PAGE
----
"Rigor of beauty is the quest," writes Williams in his preface to "Paterson." "But how will you find beauty when it is locked in the mind past all remonstrance?" For the 2015 ALA conference in Boston, the Charles Olson Society invites proposals on Beauty and mid-twentieth-century American poetry. Although the 1950s are perhaps best known for the rise of the Beats, the Confessionals, and the Black Mountain poets, these were also the years of Adrienne Rich's formalist work ("Aunt Jennifer's Tigers"), as well as some of the best work of Richard Wilbur, Theodore Roethke, and other strong poets working with traditional forms.
We invite graduate and professional students, academics, professionals, and qualified undergraduate students to participate in Vanderbilt Advocates for Disabilities Education and Research's first Interdisciplinary Graduate Disabilities Conference. We are seeking proposals for papers that focus specifically on how particular fields of study intersect with disability issues. Our primary objective to create a multi-disciplinary dialogue that informs practice and understanding, such as Law students mutually informing Nursing students or Management students mutually informing Divinity students. Additionally, this is a chance for the graduate students of Vanderbilt and beyond to refine their professional development.
The Octavia E. Butler Society invites abstracts (of no more than 300 words) for presentations at the annual conference of the ALA (http://alaconf.org/annual-conference/). Please note that we can only accept proposals for individual papers and will not be able to accept proposals for entire panels.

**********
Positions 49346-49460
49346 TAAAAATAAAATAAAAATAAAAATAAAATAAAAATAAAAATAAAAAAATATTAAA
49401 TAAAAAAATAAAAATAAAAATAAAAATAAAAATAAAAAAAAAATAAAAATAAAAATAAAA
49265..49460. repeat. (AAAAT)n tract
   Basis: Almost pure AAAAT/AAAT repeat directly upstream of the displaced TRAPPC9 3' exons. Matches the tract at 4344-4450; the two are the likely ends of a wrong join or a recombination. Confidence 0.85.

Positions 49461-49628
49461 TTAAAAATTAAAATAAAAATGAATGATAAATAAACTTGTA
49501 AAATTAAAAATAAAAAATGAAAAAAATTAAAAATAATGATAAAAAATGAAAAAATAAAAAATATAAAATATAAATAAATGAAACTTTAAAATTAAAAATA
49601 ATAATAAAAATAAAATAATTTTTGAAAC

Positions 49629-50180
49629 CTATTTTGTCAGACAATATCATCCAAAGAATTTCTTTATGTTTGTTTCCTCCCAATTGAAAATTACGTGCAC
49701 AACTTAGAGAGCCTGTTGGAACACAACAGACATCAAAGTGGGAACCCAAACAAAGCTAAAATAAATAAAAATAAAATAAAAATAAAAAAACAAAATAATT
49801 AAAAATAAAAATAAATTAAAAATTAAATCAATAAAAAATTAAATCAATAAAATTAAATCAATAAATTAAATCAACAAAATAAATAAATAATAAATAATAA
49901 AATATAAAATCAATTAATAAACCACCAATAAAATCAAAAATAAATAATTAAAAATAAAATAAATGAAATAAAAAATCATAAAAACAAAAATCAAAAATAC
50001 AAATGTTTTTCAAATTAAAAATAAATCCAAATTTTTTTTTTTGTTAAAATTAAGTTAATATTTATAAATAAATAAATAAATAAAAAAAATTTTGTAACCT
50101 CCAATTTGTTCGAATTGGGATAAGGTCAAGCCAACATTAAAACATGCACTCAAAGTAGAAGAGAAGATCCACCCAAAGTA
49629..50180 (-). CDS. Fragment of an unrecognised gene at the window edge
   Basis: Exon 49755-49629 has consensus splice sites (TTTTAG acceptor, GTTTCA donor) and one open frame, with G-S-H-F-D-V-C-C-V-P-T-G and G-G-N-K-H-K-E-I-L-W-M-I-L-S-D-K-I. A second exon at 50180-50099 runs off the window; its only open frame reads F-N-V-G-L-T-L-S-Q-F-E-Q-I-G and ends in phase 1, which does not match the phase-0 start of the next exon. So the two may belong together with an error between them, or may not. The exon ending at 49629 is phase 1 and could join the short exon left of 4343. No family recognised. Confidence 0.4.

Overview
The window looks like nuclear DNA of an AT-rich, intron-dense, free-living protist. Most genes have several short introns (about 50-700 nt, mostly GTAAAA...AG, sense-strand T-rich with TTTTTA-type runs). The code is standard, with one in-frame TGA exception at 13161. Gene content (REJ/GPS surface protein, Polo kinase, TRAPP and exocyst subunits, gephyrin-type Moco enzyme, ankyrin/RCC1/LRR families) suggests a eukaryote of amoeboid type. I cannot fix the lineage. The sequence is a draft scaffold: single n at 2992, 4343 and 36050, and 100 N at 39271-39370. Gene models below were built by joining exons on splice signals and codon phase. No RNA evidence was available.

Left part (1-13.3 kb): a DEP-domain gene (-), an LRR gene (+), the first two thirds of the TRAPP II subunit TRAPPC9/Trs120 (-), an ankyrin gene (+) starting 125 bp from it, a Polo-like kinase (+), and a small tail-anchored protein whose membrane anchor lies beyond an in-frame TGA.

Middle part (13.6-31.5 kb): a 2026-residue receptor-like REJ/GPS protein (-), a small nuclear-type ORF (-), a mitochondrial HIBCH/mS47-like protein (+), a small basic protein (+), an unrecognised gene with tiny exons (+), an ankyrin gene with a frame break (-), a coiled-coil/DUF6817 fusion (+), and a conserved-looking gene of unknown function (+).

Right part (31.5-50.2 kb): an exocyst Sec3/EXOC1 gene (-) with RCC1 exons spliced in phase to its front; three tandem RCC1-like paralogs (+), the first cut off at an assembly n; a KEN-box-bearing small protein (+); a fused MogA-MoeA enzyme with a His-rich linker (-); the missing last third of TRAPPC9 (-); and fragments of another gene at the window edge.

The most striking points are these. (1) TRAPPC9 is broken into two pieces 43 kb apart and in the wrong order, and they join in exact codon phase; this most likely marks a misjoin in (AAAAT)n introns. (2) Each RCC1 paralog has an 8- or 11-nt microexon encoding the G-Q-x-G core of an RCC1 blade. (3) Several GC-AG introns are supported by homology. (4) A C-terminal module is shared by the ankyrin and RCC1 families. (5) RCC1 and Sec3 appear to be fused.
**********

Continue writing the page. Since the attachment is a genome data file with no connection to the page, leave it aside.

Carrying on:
We invite paper proposals on Octavia Butler and all aspects of her work. We particularly invite papers on Fledgling, as 2015 marks the 10th anniversary of that novel.
Crime Fiction and Community
University of Edinburgh
10 July 2015
Professor Gill Plain (St Andrews)
Professor Mary Evans (LSE)
Call for Abstracts
The journal for Literary Undergraduate Research in English, LURe, invites undergraduate students from any institution to submit manuscripts for our upcoming issue.
Submissions should involve studies in English, Philosophy, or Film Studies.
Submissions may be no longer than 15 pages, must use MLA format, and must include research from secondary sources.
Please include the following information with your submission:
-College or University
-Discipline of Paper
Include your name, title of your paper, and the name of your institution within the subject line of your email.
In the cultural imagination, expressions of the erotic – sex, desire, relationships – are intrinsically linked to gender. Female gender stereotypes are often based in ideas about sexual behavior, from the lustful Jezebel who preys on innocent men to the sexually passive Angel in the House who endures sexuality for the sake of procreation. Similarly, behavior in sexual encounters is often strictly scripted based on gender, with "rules" on everything from who makes the first move to who gets to be on top.
Charles Carter Building, Lancaster University
Thursday 4th June 2015
Keynote Speaker: David Bolt (Liverpool Hope University)
We invite scholarly papers that shed light on twentieth century women novelists, playwrights and poets for a forthcoming anthology on twentieth century women writers.
Scope of the volume: